If just one person doesn’t fit the team culture, it will change the entire dynamic. The ultimate goal is to have a community where the entire staff works as one team. That’s tough to do if employees aren’t on the same page.

Whenever you hire a new person, consider not only his or her skills, but also how his or her personality will mesh with the team. If the team doesn’t get along and can’t work together, it doesn’t matter how talented or hardworking the individual employees are.

#3. Small moves are better than big ones.

While every business owner wants his or her company to grow quickly, risks are involved in scaling up too fast.

We work with one company, for instance, that has doubled in size within the past year. Sounds great, right? But one of the problems I’ve noticed as an outsider looking in is that new people haven’t been properly integrated or trained. There’s also a lack of quality control because the leaders are so busy, they’re hiring against their problems and against their workload.

As a result, there aren’t proper systems or protocols to train new hires. For this business, hiring new people isn’t making things better or solving any problems — it’s just throwing more water on the fire.

Before you make a move, take your time to seriously consider the effects it will have on your product or service, your employees, and your reputation.

#4. If you must scale down, use it as a step toward success.

Many business owners view scaling down as a sign of defeat. They form personal connections with their employees, and letting anyone go can rattle them and feel like a personal failing, as well as a business failing.

But scaling down doesn’t mean your business has failed. It simply means you’ll need to readjust, learn from your mistakes, and move forward. And when you come out on the other side stronger than ever, it’s a great underdog success story.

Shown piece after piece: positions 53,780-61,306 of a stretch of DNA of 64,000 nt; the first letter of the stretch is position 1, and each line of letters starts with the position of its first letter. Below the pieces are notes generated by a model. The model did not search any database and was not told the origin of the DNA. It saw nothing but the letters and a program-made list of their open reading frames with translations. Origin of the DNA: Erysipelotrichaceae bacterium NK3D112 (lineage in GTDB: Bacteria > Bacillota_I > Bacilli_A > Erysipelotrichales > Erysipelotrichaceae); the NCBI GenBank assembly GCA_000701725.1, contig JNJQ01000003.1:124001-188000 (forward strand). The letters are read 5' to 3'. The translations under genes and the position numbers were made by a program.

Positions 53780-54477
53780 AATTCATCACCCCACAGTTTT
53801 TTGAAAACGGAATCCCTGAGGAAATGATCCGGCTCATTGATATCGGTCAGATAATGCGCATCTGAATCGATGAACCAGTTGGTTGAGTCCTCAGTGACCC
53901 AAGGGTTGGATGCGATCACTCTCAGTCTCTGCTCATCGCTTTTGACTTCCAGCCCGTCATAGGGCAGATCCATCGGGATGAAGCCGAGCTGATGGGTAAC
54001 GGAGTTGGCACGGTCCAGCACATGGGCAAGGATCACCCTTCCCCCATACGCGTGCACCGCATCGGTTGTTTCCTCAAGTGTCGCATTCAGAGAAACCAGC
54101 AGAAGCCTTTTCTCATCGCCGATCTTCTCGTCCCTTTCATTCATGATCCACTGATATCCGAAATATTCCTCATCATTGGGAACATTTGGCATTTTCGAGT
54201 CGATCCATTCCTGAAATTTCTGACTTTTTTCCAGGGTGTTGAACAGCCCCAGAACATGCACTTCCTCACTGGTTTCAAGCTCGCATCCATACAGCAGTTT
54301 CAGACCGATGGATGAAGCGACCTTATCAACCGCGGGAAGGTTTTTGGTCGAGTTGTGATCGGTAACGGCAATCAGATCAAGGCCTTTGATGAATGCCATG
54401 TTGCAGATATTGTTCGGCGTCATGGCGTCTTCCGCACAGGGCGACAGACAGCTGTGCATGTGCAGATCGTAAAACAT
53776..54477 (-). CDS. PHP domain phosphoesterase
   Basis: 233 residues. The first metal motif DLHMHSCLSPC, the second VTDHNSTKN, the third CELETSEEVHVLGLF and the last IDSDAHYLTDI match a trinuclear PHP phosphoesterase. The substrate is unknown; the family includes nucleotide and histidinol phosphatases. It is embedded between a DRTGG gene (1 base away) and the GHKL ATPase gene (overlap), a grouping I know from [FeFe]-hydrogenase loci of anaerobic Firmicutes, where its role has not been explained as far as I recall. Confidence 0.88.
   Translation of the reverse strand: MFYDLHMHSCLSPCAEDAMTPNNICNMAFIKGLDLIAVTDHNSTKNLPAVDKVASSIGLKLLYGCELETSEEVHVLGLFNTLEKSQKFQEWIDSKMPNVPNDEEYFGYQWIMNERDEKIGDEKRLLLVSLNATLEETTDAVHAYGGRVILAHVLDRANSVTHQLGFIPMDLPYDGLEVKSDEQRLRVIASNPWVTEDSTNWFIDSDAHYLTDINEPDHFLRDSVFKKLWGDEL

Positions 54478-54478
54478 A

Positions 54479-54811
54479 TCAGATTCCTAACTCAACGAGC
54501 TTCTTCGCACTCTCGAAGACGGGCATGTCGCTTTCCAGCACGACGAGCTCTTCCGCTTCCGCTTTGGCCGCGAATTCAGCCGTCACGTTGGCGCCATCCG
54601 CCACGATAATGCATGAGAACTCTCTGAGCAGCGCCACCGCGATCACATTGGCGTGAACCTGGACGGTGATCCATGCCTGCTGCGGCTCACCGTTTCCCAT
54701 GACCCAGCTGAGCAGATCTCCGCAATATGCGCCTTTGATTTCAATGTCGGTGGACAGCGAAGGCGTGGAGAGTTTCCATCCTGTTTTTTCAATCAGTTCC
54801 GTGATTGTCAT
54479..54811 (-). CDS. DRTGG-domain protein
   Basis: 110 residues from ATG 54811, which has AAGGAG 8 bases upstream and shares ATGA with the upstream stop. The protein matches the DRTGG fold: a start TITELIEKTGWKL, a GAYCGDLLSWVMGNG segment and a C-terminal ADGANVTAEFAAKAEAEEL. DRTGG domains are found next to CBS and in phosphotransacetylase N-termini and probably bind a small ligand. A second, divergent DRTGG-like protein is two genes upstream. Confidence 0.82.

When problems do arise, be transparent with clients and staff. Also have contingencies in place for how you’re going to weather the next storm and move forward. If you plan for everything, you’ll be ready to act if disaster strikes.

#5. Always be fiscally conservative.

Even if your company is growing like crazy, don’t assume it’ll be that way forever. Always err on the side of safety and have the money in your hand and customer contracts signed before you make any big decisions, such as expanding your team or taking on additional overhead.

While it’s important to plan for the future, remember that nothing’s definitive until it actually happens. Be prepared to move the needle, but don’t take those steps until everything is set in stone. No matter how promising something looks, it doesn’t count unless it actually happens.

Scaling a business up or down is one of the hardest things a business owner will ever do, but all companies will go through it at some point. If you hire carefully, plan ahead, and don’t make any major decisions until everything is signed on the dotted line, you’ll come out the other side stronger and more successful. Remember, ups and downs are natural to the life cycle of any business. It’s learning how to weather those fluctuations that will determine your ultimate success.

What challenges have you faced while growing your business? What tactics did you use to scale effectively? Let us know in the comments!

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Jiffy Iuen

Jiffy Iuen